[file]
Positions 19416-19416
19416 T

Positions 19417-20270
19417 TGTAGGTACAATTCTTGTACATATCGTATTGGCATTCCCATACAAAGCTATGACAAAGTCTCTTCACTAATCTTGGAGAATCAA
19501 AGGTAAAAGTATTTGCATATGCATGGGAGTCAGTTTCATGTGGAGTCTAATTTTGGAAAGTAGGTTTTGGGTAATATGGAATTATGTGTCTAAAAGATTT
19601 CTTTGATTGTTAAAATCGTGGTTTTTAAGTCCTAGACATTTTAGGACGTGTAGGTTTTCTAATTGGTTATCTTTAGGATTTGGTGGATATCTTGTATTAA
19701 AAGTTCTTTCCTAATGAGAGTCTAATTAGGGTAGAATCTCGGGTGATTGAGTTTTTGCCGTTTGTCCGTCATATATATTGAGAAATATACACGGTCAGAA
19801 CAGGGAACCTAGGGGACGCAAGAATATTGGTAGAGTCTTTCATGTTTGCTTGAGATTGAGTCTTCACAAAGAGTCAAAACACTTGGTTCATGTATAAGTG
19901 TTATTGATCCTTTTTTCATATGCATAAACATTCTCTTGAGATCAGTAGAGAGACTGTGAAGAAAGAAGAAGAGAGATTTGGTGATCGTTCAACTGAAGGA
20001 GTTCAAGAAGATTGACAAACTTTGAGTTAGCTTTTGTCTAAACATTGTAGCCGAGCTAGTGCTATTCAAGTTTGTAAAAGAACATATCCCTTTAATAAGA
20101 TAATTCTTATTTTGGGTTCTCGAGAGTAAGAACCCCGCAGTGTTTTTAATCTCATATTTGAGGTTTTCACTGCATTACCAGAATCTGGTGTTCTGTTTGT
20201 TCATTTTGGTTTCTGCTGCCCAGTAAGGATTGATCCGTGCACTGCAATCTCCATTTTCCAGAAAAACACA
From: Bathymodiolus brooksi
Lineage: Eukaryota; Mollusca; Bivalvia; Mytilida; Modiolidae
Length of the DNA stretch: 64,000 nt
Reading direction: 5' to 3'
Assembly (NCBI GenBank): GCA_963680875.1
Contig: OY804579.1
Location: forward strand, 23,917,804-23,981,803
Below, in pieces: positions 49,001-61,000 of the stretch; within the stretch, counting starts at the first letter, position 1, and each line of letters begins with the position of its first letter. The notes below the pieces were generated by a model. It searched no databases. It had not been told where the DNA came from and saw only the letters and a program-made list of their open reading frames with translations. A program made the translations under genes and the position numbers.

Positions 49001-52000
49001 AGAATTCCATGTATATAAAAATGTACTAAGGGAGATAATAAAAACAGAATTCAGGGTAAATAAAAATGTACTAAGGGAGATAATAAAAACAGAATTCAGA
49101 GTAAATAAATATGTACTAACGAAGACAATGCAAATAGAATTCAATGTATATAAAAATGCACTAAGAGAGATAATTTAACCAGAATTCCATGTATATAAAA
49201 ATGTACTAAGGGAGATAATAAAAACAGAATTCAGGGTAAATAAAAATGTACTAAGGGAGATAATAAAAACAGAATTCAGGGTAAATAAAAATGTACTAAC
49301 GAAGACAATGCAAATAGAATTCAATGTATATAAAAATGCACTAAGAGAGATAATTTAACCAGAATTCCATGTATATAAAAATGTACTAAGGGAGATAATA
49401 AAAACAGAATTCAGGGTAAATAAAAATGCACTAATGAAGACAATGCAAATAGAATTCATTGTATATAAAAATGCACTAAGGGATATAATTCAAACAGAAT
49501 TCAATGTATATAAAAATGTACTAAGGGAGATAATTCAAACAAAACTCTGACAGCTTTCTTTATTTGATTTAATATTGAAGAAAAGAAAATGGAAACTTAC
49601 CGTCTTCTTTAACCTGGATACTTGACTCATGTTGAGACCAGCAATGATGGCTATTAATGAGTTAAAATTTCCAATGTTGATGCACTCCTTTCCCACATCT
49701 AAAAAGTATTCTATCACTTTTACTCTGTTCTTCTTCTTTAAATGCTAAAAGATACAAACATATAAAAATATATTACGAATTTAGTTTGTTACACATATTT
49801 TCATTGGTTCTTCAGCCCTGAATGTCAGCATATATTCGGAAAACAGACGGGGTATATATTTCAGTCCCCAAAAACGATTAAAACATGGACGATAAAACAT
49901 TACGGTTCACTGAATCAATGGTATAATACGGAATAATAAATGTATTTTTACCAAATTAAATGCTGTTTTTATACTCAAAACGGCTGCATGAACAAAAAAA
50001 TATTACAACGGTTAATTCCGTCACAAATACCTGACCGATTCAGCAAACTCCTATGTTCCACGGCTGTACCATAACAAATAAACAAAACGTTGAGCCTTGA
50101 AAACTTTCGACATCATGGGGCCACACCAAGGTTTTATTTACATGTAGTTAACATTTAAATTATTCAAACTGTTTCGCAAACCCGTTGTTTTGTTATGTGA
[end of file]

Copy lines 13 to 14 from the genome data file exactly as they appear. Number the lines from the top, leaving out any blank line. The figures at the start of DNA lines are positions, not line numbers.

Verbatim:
From: Bathymodiolus brooksi
Lineage: Eukaryota; Mollusca; Bivalvia; Mytilida; Modiolidae